Who takes care of those who take care: meeting discusses mental health in Vila Esperança

This article was translated by Antonio Oliveira, a volunteer participant in the Translation Community at Instituto Elos.

Read it in Portuguese here.
Read it in Spanish here.

An unpublished research conducted by Instituto Elos reveals that 65% of the leaders connected to our work in Baixada Santista dedicate themselves daily to work in their territories. Additionally, 52% of the interviewed leaders do not receive professional psychological support. Considering this, we organized opportunities for exchange on the topic of mental health with partner territories. That’s what happened in Vila Esperança on June 24.

As you already know, Instituto Elos worked with residents in Vila Esperança over the last year, strengthening the development of collective dreams of transformation. One of the outcomes of this work was the renovation of the headquarters of the De Bem com Mangue Association. You can read the full story here. This time, the local leaders welcomed the group from “Mental Health and Care – sociocultural, ethical, and political aspects,” an extension project from the Federal University of São Paulo – UNIFESP.

The group of students got to know the new space and learned more about the activities planned for the second semester. One of the exchanges took place with Francisca, a young writer from Vila Esperança. She is only 10 years old and has just released her first book.

The extension project seeks to promote spaces for exchange and discussions with territorial leaders about the practice of care in various layers of life. This theme is even more urgent for those who take care of so many others, such as community leaders. For this reason, they gathered the people in a circle and sought to name the topic based on the experiences and lived realities present there.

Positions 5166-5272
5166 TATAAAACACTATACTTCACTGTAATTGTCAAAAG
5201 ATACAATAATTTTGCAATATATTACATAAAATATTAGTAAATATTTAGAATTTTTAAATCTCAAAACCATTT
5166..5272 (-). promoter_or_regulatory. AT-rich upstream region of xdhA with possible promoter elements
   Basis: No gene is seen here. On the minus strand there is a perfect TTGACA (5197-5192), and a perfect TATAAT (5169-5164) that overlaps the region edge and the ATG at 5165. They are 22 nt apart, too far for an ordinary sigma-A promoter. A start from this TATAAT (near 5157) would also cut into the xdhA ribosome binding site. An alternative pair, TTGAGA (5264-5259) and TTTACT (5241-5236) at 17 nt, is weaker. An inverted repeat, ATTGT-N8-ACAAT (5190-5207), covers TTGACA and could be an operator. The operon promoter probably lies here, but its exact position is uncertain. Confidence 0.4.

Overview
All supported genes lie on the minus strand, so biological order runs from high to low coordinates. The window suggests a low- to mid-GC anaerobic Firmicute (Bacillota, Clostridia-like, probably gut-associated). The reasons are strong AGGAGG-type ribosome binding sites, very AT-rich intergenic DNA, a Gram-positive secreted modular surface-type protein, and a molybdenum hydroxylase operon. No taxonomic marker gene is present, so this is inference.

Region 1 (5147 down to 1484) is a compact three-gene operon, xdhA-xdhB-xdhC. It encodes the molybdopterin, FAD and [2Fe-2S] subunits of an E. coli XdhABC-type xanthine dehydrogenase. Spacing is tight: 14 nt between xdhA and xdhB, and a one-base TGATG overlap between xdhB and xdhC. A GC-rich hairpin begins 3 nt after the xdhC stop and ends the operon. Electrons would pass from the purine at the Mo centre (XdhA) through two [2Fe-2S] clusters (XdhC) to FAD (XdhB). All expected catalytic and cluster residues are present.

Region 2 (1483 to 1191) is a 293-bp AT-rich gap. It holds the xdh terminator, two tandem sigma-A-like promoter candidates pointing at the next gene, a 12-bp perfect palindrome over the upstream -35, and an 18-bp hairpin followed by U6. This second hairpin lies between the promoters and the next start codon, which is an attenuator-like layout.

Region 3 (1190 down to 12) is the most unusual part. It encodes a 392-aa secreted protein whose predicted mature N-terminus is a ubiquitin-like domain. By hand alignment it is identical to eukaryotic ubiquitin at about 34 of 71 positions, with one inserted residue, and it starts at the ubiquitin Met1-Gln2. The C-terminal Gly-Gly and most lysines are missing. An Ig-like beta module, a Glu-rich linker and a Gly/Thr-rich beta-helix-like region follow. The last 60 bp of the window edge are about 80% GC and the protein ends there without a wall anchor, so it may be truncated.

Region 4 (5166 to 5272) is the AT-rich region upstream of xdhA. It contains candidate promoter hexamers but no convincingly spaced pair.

Juliana Gomides, one of the team members who closely accompanied Vila Esperança in recent months, summarizes one of the significant learnings of the day: “The conversation was incredible, and we realized that, in practice, caring here means living in community,” she says.

“The experience of getting to know the space and the different areas of action was incredible, enriching, and inspiring,” says Luiza Escardovelli, a student who is part of the extension group. She was particularly moved by something she heard amidst the ongoing conversations.

“One of the participants in the circle shared a phrase that is still echoing in me: ‘We are families that take care of families.’ This showed me the common and strengthened power of communities,” she reveals. Luiz also celebrates the presence of children throughout the meeting, as they, too, have to deal with many things at the same time. The meeting ended with a beautiful feijoada, shared by all the people in the circle.

Every year, at the end of each GSA Program, Instituto Elos provides follow-up and support to the territories that host the program. With an average duration of one year, during this time, local leaders have regular meetings with institutional facilitators who support various challenges.





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